The most dramatic moment in the trial was Zarrab’s Nov. 30 testimony that in 2012, when Erdogan was prime minister, he personally authorized the participation of two Turkish banks in the scheme to evade U.S. sanctions against Iran. However, not everyone found Zarrab’s testimony riveting. Last Friday Dec. 1, Judge Berman said he would be dismissing one of the jurors who had fallen asleep during Zarrab’s testimony. Ironically, when the juror was asked during jury selection what he likes doing in his spare time, he had responded with “sleep,” according to Berman.
Even Judge Berman, who is presiding over the case, has not been spared the Turkish government’s wrath. Earlier Wednesday, Erdogan’s spokesman accused Berman of participating in events organized by Gulen, implying that Berman’s court is biased. “The issue has gone beyond a legal case,” said Erdogan’s spokesman Ibrahim Kalin. “It is known that the judge has participated in events upon Gulen’s invitation.” At the initial hearing of the case, Berman said he was one of five legal experts speaking at a legal symposium in Istanbul in 2014 that was organized by Gulen supporters.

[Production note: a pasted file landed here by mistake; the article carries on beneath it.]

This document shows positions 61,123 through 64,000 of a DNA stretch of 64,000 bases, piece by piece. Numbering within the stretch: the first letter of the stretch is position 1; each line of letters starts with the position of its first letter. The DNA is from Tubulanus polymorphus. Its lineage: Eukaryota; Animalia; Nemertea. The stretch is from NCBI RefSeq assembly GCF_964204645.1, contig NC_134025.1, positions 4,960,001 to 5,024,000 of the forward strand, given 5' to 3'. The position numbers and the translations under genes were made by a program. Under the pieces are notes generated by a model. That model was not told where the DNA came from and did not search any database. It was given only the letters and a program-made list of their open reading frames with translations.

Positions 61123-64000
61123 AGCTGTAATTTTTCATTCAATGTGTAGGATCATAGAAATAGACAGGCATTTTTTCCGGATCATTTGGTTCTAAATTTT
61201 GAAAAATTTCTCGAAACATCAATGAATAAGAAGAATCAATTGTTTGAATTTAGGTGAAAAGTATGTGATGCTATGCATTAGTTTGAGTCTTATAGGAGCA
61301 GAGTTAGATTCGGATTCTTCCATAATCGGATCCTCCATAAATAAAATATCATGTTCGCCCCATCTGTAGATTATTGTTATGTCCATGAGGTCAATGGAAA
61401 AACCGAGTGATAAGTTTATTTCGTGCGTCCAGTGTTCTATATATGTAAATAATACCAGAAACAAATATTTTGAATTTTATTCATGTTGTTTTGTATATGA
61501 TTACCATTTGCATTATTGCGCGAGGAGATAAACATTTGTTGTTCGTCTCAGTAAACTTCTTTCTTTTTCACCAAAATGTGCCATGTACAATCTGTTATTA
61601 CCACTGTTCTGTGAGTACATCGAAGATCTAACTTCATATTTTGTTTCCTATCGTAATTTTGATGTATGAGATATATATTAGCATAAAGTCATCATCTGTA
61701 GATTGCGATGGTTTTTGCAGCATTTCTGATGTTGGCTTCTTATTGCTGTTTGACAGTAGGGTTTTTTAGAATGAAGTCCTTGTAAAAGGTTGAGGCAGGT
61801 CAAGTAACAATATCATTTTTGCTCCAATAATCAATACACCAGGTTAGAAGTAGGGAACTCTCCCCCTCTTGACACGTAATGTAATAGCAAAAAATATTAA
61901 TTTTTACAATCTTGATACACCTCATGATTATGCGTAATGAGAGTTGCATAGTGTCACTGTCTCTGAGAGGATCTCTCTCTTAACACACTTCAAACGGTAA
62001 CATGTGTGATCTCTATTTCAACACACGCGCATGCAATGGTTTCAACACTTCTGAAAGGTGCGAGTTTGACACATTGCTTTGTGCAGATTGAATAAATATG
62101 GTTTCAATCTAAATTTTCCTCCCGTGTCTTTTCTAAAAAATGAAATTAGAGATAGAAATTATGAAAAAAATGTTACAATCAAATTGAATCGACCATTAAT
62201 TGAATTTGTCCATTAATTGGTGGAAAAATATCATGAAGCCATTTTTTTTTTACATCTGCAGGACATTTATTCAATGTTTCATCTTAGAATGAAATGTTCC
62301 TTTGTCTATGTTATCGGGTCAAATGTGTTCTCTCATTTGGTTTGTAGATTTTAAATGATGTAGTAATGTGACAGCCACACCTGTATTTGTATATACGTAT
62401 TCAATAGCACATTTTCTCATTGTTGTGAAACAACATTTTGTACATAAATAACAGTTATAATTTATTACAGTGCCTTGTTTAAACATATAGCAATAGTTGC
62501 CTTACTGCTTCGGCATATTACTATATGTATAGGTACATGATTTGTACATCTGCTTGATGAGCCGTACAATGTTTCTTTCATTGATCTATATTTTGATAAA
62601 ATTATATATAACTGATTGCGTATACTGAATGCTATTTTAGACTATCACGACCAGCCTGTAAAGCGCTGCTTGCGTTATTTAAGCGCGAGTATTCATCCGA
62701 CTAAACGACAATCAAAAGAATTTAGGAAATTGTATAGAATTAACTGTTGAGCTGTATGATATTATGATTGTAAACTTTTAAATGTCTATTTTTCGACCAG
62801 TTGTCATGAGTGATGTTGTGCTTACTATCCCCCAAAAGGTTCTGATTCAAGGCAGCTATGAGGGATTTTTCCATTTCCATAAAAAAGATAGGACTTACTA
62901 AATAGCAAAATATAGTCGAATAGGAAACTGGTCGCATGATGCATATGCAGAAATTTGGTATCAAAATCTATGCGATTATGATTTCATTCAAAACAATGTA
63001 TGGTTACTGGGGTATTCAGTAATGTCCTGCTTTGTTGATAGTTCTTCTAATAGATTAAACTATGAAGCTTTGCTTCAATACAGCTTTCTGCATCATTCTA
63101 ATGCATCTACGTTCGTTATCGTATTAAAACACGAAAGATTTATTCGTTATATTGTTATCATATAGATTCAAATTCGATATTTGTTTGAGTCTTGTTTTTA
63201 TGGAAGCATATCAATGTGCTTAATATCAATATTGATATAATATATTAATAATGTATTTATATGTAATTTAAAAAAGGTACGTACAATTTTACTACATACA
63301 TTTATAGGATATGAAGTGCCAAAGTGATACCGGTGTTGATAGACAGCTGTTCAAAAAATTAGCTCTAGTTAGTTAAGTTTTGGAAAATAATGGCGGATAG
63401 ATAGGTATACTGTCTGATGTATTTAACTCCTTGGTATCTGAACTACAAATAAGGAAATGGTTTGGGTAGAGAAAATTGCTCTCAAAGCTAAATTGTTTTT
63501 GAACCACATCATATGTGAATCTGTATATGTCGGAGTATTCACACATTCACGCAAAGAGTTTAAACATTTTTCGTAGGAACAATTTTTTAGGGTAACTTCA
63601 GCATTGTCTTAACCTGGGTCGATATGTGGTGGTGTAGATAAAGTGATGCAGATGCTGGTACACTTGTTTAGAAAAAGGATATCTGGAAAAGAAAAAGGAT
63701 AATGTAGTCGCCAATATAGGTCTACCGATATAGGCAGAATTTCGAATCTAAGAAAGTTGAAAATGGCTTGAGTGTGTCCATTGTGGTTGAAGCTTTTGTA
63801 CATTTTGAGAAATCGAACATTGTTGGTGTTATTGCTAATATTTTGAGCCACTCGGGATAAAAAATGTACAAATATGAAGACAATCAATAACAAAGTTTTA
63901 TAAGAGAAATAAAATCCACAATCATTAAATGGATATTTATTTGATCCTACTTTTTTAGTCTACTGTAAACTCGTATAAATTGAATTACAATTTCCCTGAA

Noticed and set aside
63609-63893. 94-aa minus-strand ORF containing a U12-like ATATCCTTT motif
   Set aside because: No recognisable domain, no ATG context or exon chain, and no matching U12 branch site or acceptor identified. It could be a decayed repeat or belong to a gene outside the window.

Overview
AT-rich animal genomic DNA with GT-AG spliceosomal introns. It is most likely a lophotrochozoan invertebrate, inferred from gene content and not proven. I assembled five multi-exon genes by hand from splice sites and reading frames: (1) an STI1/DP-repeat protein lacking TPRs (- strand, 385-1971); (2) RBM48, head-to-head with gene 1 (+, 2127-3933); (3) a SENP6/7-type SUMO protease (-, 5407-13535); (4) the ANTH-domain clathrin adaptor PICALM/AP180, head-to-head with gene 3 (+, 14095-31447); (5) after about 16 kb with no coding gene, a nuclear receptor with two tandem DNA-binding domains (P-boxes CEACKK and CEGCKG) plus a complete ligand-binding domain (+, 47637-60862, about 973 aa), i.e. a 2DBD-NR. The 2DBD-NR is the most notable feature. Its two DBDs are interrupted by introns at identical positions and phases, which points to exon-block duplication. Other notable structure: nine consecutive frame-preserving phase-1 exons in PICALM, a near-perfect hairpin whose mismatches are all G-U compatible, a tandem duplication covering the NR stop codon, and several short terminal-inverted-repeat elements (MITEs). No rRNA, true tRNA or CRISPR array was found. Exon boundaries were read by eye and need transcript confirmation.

According to TurkishMinute.com, Erdogan’s Justice and Development Party deputy Aydin Unal threatened exiled Turkish journalists because of their coverage of the Zarrab trial. In a column written for the pro-Erdogan newspaper, Yeni Safak, Unal said, “Better to get ready for intra-organization extrajudicial killings instead of carrying out operations over judicial theater.” He then named nine targeted journalists.
According to Zarrab’s newly released plea agreement, he has said he will make restitution in an amount to be specified by the court and at his request, prosecutors will consider submitting a U.S. witness protection program application for him and his family.